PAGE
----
Tuesday, December 1, 2009

Let's not be reticent on good days!

Like many other teaching days, I woke up nervous today. Teaching is like giving a concert, which is cool, I like concerts, except I've been playing violin for 15 years and teaching for about a month and a half. Often enough, my worries are justified; I've had my share of unsuccessful teaching days. To be honest, I don't think I'm a natural at teaching, or the learning curve hurts, or I've been airlifted into an alien universe where nothing makes sense.

But not today! Today was gold. Teaching felt great. Thanks, I think, to the advocacy of one of the teachers, I worked with small groups today -- only 4-5 students at a time. With only 4 kids in class, we can sit together in a circle and have a conversation. It's hard to hide, so everyone gets a chance to bust out their English moves. So effective. So suited to my personality. (Have you ever seen me thrive amongst large groups? No, you haven't. And how do I like the "I talk you listen" model? I don't.)

This was one of the first times I've felt truly effective as a teacher. I felt like what I offered them was suitable and helpful and well-executed. After so many classes of feeling like I'm not doing anything for my students but confusing them, this felt so good. I do love those little punks, and I hate to let them down.

Some choice moments:
With the 10 year-olds: "What is dinde [turkey] in English?" "Dodo!" Exceptionally witty, that one. Faire dodo is a cutesy way to say "go to bed" in French. Yes, turkey makes you want to faire dodo. (Inadvertent wit, I'm pretty sure.)

At high school: We were analyzing a political cartoon, and one of my students came up with an interpretation that I had not thought of. Not that I have a monopoly on ideas, but using language to express abstract thoughts is glorious.

In the next class, we joked around about one boy's imaginary friend. Cross-cultural humor. Also glorious.

Later that class, I explained "sweat shop" to them. It's not a funny concept, but seeing them understand "sweat" and then trying to figure out what a shop of sweat might be... good fun. I'd forgotten how weird English is.

I have honed my plans for Christmas (Plan A was sitting alone in a darkened room drinking vodka and writing bad poetry). New and improved plan is an invitation from one of the teachers to have dinner at her house.

If good classes are my favorite thing, The New Yorker magazine is a close second (especially this). Thanks for the care package, Mom!

Out for a walk this afternoon, an elderly man fell on the sidewalk. No fewer than 5 people rushed up to help him, sit with him, and make sure he got home ok (it wasn't anything serious). It is deeply reassuring to know that even on a quiet, empty afternoon, there are still at least 5 people in this town who will help you if you fall.


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  2. awww that's awesome! it's always nice to get some reassurance that you are doing a good job and don't worry you are!, teaching is hard.... it's definitely a lot harder than i imagined but that's the thing about this job, it teaches you how to bring out skills you never that you came equipped with :-) I like the whole "Dodo" thing, some kids are just too charming for their own good. I'm hoping you continue to have more awesome teaching days such as this one.... p.s. if you have some free time during the break we should get together, ill be in Marseille with my sister the weekend of Jan 2nd-4th if you are free :-)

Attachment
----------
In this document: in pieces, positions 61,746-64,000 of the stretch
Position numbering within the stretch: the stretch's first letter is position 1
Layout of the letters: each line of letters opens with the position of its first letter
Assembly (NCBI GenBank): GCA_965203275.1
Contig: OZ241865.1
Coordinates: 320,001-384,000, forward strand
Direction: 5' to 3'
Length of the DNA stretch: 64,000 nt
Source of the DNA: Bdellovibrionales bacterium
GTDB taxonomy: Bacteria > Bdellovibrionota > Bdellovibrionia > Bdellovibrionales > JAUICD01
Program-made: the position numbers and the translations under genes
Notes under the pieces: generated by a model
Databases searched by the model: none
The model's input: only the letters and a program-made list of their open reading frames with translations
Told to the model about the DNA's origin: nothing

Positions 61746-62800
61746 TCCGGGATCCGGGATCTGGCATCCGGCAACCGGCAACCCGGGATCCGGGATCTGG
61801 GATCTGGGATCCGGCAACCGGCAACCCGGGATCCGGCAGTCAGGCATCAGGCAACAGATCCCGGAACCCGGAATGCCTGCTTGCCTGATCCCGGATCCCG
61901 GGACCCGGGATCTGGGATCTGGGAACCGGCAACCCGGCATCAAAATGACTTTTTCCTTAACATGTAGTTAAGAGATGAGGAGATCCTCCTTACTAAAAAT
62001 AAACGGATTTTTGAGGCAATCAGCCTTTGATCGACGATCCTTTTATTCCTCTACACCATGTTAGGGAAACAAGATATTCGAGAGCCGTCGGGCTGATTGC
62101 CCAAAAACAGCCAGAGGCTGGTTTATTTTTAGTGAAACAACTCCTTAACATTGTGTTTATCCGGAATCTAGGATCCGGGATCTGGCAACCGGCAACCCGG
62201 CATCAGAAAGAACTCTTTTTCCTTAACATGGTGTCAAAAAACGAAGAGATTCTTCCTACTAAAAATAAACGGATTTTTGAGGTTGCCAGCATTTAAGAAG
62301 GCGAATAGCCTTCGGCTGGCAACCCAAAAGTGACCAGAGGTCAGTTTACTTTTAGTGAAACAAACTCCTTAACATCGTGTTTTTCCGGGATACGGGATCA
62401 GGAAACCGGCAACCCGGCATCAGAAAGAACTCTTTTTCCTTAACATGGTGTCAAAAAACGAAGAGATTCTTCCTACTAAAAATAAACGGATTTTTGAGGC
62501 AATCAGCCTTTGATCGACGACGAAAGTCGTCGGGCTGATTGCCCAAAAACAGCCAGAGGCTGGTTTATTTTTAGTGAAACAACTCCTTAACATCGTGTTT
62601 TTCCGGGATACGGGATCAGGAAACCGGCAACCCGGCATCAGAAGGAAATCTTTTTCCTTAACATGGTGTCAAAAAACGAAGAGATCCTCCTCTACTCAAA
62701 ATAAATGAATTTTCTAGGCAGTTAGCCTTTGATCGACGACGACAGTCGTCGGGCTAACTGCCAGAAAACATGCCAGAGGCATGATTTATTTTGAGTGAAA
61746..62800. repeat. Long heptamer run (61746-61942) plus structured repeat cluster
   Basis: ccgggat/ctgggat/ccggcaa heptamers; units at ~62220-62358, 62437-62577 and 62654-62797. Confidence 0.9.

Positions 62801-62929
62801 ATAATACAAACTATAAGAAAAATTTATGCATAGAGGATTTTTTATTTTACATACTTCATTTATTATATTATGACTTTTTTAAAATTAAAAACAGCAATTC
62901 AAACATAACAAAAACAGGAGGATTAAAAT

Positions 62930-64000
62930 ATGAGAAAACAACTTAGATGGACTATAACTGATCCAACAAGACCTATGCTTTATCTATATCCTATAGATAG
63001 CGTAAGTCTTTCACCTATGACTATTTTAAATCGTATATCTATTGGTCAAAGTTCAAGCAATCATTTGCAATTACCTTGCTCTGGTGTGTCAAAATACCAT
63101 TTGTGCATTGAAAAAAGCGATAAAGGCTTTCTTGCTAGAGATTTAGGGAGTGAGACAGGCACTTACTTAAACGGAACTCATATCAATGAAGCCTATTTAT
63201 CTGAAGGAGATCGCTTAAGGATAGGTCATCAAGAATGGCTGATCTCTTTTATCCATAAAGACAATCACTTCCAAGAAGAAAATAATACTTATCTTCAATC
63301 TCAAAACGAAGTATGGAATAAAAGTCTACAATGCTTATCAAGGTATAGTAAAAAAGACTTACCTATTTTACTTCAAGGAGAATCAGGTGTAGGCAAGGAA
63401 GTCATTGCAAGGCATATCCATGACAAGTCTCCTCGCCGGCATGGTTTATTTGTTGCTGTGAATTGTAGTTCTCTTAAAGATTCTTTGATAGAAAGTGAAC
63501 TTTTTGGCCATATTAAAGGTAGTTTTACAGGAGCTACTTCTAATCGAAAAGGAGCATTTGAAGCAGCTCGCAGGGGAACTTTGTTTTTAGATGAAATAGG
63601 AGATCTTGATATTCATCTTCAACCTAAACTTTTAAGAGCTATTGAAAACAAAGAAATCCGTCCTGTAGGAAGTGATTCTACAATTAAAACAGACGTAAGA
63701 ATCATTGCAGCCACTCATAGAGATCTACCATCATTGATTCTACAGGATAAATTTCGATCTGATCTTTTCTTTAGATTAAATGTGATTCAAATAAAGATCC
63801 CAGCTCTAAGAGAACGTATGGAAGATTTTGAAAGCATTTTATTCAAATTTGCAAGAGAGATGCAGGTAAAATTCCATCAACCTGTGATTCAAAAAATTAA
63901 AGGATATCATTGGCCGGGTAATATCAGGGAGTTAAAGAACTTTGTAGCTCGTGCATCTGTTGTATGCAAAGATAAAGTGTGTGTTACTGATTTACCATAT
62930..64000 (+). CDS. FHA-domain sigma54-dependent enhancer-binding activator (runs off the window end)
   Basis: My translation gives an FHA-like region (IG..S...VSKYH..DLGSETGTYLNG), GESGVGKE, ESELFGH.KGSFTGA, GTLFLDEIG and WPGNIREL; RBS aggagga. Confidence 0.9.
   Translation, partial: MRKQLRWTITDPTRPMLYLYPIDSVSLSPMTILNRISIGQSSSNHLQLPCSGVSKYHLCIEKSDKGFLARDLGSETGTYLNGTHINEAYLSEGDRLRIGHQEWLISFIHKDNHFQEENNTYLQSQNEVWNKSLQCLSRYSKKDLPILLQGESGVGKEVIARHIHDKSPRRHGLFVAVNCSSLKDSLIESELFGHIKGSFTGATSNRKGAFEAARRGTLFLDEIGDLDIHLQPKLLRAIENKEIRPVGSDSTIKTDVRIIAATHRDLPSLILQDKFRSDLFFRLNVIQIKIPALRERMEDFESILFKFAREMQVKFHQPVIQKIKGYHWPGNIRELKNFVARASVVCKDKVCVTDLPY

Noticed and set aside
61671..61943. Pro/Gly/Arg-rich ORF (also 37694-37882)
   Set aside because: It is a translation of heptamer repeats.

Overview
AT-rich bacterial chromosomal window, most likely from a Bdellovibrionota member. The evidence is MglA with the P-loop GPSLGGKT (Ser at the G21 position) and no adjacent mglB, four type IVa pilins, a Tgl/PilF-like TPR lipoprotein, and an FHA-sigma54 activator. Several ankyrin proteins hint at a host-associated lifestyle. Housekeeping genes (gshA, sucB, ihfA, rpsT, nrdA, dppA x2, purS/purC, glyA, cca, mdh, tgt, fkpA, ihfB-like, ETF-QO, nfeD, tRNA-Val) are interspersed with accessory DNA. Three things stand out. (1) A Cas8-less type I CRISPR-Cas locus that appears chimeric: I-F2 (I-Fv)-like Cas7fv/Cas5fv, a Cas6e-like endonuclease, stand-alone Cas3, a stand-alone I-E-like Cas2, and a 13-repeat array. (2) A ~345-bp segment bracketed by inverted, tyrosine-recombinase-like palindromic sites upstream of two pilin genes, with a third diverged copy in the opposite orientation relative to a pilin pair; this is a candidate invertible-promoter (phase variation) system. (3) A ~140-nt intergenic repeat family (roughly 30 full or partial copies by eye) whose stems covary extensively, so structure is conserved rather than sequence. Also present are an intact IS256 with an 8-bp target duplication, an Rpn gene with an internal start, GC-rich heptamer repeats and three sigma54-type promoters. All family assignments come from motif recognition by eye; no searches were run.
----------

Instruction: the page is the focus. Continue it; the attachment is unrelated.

3. Thanks Halima!! It's SO reassuring to hear that I'm not the only one who thinks teaching is hard. :-) I still have a ways to go, but I think we're really going to have learned a lot by the time this year is out (even if we won't have an oral bac to show for it ;-) ).
    We so should hang over break! My mommy will be here that weekend, but I wouldn't be surprised if we were in Marseille. Let's be in touch!
    Here's hoping you're having some good teaching days too. :-)

  4. In one of my classes, we were looking at an image that was basically the "icons of America," like Marilyn Monroe, Elvis, McDonalds, Coca Cola, the Empire State building, etc...

    I asked what each thing represented, and one student said, "I think that the Coke bottle represents globalization. America is becoming a force throughout the world and its domination is represented in this one bottle."

    Yeesh. I have some smart students. (I should note, though, that in the next group, a student said the Coke bottle represented "that everyone is thirsty in America." ???? You win some, you lose some, I guess...)

  5. wow... nice. my kiddo's was about an image of an american flag, but instead of stars it had brand logos. he said, "it means that american has forgotten its values."

    left me speechless long enough that he was afraid he'd made a mistake

    PS kinzie, do i know you in person? i can't tell from your name, your photo or your writing style. either way, nice to see you here!